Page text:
Peter and Catherine Tovell. 1941

 

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Catherine with Peter and Philip David Murray Tovell. Little Mid Fearn, Ardgay, Sutherland. 1943

 

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Peter. 1958

 

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Taunton School

 

 

 


Book Four

 

'MADE IN 1941' an autobiography

Extract fom chapter: '...more first days at school.'

First day at prep school, 1950, aged 9. The 180 yard walk between Paddington tube station and the mainline train to Taunton and Thone Preparatory School...

March is a town in Cambridge-shire.

 

It's goodbye to March, as I find myself being driven to the station in a car.  We don't have a car and I doubt it's a taxi - another crowded detail discarded on the clipping-room floor.  Familiar views speed past the window and I wonder if I'll ever see them again, caring little whether I do or not.  The tyres swish as they turn into the forecourt and we park neatly outside the station entrance.  I'm more used to getting there by bike or bus.  There's a finality about that swish.
     It's goodbye to mother too, as I find myself installed like an unwanted treasure on the London train - Liverpool Street or bust, and the logistics leave little chance of bust. 
     A lady has been detailed to meet and escort me across London.  Who?  I don't know.  I don't need to know.  Along with Cash's name taping, packing, re-packing, and meticulous list-ticking, every eventuality has been catered for.
     Aside from the prime objective, mistakes have been eliminated.
     It's just me, nine years' know-how, and a brown leather suitcase.  Too late for turning back, the whistle blows for 'Over the top' and I begin my journey to London alone.
     Soon, later that day, I shall cease to be Peter.  Had I known, I might have counted the last few times I heard my name.  Peter, the compendium of one boy's childhood, is about to be decontaminated, broken down into component parts, and reconstituted as a new and greatly improved boy.
     Soon, I shall no longer be 'me'.
     I am about to become 'Tovell PWA' or, 'Tovell' for short.

#

"Next stop's ours," announces my escort lady, she matter-of-fact, me the excitement of the Circle Line fading the nearer we get, "which also happens to be the terminus of the world's first underground railway," she continues, not missing a chance to top up my education.
     Our train romps through its tunnel, people move toward the doors as if they actually want to get to Paddington.  It's just me now, me and my old enemy - time.  I sense its impatience, its quickening stride, its exquisite soon-ness.
     We screech to a stop.  For a moment the doors stay shut and then, not quite taking her hand, I step onto the platform.
     Sure enough, lying in wait at the top of the escalator is the mainline station.  Dwarfed by a scale that pins me to the floor, I see no escape from this cavernous womb.  It will be here that the final cords are snipped.  A tiny dot, a suitcase and my escort lady, we make our way toward the correct platform, at the correct time, correctly dressed, and ready for battle.  Breathless, tripping on fear, time drags its feet these last few steps, like before an exam, a fight, a crash, a confrontation with the unknown...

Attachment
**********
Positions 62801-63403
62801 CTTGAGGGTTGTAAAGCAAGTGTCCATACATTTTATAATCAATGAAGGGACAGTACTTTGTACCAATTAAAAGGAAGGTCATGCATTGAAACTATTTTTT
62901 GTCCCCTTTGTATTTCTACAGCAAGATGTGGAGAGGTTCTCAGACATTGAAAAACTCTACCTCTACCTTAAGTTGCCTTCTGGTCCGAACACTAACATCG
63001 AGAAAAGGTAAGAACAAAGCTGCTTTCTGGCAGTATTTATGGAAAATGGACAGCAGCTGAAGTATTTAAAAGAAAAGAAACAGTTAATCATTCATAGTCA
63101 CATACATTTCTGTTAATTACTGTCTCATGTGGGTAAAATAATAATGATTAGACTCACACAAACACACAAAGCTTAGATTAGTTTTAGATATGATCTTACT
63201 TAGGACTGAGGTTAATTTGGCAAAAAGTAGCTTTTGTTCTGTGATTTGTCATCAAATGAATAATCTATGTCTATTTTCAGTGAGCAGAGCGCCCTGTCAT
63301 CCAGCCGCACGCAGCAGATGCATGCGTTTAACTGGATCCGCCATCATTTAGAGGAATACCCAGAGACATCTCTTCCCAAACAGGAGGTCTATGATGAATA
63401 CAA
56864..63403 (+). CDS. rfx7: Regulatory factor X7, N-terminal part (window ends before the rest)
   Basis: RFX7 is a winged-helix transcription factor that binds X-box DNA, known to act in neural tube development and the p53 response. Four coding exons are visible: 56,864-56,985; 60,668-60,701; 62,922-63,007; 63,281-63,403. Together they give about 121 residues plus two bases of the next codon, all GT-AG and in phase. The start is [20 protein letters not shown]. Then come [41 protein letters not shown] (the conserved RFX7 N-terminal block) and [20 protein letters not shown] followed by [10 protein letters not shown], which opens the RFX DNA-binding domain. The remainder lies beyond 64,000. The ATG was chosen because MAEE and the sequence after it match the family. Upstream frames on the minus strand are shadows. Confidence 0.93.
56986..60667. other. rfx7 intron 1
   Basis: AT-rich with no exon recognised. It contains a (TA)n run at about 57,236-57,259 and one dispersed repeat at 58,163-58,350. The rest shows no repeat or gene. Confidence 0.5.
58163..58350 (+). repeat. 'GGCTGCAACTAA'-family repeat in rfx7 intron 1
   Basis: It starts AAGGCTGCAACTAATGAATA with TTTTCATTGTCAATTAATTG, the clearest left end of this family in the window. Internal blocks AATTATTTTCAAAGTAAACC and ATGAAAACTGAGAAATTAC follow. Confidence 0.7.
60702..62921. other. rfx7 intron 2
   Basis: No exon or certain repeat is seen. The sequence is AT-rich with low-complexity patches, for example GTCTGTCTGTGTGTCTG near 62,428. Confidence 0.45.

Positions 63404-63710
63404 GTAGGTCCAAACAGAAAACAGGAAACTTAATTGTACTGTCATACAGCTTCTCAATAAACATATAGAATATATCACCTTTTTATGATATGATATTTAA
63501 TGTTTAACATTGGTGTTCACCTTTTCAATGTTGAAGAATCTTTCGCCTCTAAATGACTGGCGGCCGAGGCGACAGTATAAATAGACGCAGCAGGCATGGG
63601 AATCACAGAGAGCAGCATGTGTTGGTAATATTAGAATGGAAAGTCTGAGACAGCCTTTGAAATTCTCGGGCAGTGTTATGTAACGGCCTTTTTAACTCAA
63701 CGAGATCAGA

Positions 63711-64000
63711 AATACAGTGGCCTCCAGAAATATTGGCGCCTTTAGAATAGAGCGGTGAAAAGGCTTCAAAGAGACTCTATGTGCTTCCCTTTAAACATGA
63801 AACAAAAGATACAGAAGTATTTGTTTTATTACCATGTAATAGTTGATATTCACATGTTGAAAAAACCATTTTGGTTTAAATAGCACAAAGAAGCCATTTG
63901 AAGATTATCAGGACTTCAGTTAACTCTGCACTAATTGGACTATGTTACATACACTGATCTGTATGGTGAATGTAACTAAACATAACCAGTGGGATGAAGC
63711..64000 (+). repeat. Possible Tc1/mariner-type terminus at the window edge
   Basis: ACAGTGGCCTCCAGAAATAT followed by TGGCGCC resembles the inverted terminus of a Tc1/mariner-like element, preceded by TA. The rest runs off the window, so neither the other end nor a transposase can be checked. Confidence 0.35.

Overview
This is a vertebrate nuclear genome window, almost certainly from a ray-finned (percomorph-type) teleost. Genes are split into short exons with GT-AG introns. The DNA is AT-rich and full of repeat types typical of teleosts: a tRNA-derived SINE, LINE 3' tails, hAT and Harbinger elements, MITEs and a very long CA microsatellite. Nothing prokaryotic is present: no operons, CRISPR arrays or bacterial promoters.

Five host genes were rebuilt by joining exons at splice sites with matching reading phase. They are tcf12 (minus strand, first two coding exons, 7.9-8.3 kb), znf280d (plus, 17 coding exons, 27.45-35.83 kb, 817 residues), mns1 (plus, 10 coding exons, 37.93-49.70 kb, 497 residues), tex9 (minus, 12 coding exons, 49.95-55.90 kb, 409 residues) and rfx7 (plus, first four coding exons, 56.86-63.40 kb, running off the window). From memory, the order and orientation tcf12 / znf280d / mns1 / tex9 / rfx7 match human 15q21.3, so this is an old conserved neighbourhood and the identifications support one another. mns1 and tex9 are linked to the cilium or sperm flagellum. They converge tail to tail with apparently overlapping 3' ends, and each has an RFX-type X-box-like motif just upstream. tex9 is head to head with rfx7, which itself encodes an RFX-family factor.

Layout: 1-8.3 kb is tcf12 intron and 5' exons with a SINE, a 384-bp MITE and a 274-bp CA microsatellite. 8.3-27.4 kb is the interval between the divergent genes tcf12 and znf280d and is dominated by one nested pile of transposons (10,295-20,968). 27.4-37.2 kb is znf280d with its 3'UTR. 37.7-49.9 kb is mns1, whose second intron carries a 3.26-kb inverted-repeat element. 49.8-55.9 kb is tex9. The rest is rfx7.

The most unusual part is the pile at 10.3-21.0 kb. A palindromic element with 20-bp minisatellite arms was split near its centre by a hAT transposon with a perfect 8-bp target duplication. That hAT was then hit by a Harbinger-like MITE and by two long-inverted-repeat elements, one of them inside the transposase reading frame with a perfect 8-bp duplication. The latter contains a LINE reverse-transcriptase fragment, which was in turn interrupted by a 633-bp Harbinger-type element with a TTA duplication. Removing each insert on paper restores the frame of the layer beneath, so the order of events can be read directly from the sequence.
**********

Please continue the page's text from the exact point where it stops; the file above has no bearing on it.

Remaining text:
At the beginning and end of every term I would be met at Liverpool Street or Paddington by my escort lady, and taken safely across the metropolis.  The stoic widow of a fallen hero - that's how I saw her.  I knew about Army Officer's wives.  Composed, worldly, built of backbone, I'd lived amongst them all my life.
     "We have twenty minutes, Peter.  Plenty of time." 
     Twenty minutes?  How long or short is that?  Less than I need to eat a bag of sweets or freeze to death in Hudson Bay?  More than enough to make a run from danger?
     Inserted into the responsibility of escorting me between mainline stations, she'd take me on educational excursions, one 'we'll just have time to fit this in before your train' each trip.  Six per year and none forgotten - echoes in the dome of St Paul's, tea with a view of the Houses of Parliament from where Michael Hopkins' building now stands, pennies on Big Ben's pendulum, the new Festival Hall, the Skylon, Piccadilly Circus and Trafalgar Square... lots and lots of educational treats.
     "You're alright, aren't you?" 
     No mention of my name this time.  Must be the beginning of the end, the letting go, the casting off.  Anyway, I'm never going to admit to how alright I really am.
     My dependence on her was absolute and she, without lazily falling back on soppiness or affection, carried out her duty faultlessly.  Yet, can I remember her name?  Did I ever truly know who she was, or where she came from?  It was that preoccupation thing again, the need to survive spilling over into selfishness.
     "I'm fine, thank you."  It is kind of her to enquire, and she gives me a 'chin up, it's not that bad' sort of smile.
     Maybe she was a family friend, a friend of a friend, a distant relative.  Maybe she came from the Officer's Family Fund, the financial vehicle that assisted my transfer from the bewilderment of Burrowmoor Road to the ivy-clad gangland of Thone Preparatory School.
     "I think that's our platform over there..." 
     I cannot reply.  I have no wish to be rude, but my mind's elsewhere and severed from its speechless throat.  Why just this once can't time hold still?  Why, if I never ask again, could it not grant me this one request, one favour, in recompense for all the times it's let me down?
     "...yes, and there are some boys with their parents." 
     And my request?  Stretch from me those yawning yards ahead, snatch their closeness from my trembling grasp, leapfrog them safely to the past so I need never know the horror they propose.  Too much to ask?
     I loved steam trains, stations, railway journeys - even carriages were quite interesting.  Inevitable, I suppose, for an infant born into his very own adventures steaming the arteries of Britain - King's Cross to Edinburgh, Euston to Glasgow, Waterloo to Portsmouth, Paddington to Bristol.  Pre-dating cheap flights, motorways, and cars that could be relied on, we were the flesh-clad component of a matrix of steel that straddled our island, binding it together as one Nation.